June 28, 2000 - The Clippers send a protected future first round pick to the Magic for Corey Maggette, Derek Strong, the draft rights to Keyon Dooling (first round, 10th overall), the draft rights to Dan Langhi (second round, 31st overall) and cash. The Magic were desperately trying to clear cap space to make free agency offers to Grant Hill and Tracy McGrady, but even so, they took a bath on this one. Sometimes it helps to be lucky as well. The protection on the pick the Clippers sent to Orlando was top 21 in 2003, top 15 in 2004 and top 14 in 2005. The year the pick was finally unprotected in 2006, happened to be the best season in Clipper history - so they lost the 22nd pick in the draft, six years after acquiring Maggette. That pick was Marcus Williams (the one from UConn), who is playing in Puerto Rico last I heard. Winner: Clippers in a landslide.
June 27, 2001 - On draft day, the Clippers send the second pick Tyson Chandler and Brian Skinner to the Bulls for Elton Brand. Chandler became a decent player (for New Orleans) and Brand became an all pro. Winner: Clippers by a mile.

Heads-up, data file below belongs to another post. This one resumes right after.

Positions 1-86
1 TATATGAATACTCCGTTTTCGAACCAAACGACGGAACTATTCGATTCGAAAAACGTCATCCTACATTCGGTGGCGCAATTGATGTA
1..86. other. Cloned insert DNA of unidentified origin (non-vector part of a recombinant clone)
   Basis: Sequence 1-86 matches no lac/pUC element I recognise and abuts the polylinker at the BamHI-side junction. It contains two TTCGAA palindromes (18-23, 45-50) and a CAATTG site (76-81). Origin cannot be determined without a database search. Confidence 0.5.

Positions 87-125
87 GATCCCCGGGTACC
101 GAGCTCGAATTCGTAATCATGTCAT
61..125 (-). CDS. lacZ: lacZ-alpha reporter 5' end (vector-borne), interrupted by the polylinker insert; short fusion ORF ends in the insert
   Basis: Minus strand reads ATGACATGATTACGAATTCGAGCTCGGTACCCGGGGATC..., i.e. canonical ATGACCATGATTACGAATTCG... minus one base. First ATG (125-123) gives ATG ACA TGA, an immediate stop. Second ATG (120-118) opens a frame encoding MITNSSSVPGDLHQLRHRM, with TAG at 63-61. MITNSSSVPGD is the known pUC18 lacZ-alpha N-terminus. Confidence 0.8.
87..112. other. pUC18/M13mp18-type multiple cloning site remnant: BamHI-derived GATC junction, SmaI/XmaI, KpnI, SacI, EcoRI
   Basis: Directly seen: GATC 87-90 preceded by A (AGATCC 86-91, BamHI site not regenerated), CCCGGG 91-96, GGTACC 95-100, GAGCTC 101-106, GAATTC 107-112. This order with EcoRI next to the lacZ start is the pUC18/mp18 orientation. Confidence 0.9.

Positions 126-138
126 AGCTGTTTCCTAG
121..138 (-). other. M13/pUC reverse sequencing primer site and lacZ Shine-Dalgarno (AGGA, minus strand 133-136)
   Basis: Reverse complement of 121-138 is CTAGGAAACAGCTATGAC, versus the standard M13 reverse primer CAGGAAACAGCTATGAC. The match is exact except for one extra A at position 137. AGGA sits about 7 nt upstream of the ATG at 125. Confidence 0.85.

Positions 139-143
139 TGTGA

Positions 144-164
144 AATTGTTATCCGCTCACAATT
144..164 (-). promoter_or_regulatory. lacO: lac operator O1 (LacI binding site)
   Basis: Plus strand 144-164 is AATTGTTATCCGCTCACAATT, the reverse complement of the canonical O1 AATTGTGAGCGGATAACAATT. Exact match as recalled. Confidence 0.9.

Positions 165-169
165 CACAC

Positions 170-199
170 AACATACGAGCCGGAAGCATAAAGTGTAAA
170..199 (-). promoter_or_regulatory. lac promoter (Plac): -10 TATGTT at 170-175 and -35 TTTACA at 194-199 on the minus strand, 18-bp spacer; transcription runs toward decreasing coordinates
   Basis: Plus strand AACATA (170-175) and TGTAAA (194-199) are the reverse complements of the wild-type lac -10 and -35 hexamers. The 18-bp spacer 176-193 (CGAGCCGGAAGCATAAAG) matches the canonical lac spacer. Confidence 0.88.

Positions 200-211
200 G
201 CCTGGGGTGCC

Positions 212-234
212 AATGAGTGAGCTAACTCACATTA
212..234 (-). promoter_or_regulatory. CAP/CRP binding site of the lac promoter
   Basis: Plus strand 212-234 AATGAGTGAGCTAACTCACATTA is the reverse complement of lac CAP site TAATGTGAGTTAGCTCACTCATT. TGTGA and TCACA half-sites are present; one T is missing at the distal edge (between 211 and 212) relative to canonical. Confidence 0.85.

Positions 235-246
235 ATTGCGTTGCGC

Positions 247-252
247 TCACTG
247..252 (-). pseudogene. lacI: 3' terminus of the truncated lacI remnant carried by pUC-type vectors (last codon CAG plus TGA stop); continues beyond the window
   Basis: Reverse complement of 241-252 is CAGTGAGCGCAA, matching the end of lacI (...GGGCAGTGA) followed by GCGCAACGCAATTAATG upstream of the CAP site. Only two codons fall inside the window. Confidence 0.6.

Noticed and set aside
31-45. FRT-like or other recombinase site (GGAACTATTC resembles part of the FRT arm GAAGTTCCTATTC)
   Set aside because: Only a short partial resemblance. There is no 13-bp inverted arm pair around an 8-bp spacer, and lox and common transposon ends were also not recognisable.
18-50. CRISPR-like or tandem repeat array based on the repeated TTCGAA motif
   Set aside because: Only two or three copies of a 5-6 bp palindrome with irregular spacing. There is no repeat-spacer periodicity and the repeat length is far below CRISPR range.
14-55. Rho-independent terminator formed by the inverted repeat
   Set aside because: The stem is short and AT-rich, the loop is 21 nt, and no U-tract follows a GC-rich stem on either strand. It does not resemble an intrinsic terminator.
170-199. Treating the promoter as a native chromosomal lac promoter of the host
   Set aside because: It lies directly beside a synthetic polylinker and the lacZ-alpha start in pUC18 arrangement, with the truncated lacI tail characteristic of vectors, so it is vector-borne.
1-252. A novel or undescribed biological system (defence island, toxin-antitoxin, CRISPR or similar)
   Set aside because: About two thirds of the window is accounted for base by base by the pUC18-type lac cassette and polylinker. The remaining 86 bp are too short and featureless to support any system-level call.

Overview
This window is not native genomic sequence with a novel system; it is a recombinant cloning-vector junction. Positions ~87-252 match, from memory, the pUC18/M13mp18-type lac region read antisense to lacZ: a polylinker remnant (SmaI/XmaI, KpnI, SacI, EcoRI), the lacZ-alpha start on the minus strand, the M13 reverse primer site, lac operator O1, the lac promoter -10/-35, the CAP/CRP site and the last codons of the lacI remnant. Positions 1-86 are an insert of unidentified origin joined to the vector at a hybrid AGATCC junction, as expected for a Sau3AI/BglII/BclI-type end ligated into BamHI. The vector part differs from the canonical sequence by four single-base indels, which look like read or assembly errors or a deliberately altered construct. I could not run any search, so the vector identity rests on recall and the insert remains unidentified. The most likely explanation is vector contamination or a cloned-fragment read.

July 29, 2002 - In what appeared to be a great idea at the time, the Clippers trade Darius Miles and Harold Jamison to Cleveland for Andre Miller and Bryant Stith (Jamison and Stith are throw-ins). The Clippers needed a point guard, and Miller seemed the ideal candidate. Unfortunately, the trade didn't work out for either team, and Miller was in Denver a year later. Miller has been the better player, but there were no winners in this trade in retrospect. Winner: no one.
June 21, 2004 - Three days before the 2004 draft, the Clippers send the second overall pick to the Bobcats for the fourth overall pick and the 33rd overall pick in the second round. The Bobcats also agree to draft Peja Drobnjak in the expansion draft, part of the Clippers process of clearing salary to pursue free agent Kobe Bryant. The trade boils down to Emeka Okafor for Shaun Livingston, as Lionel Chalmers is out of the league by the next season (btw, Trevor Ariza was drafted 10 sports later at 43). It was a highly questionable trade at the time - the 2004 draft was widely held to be a two-player draft (Okafor and Dwight Howard) and the Clippers should have gotten more for the second pick. In hindsight it was of course disastrous given Livingston's injuries. Winner: Bobcats.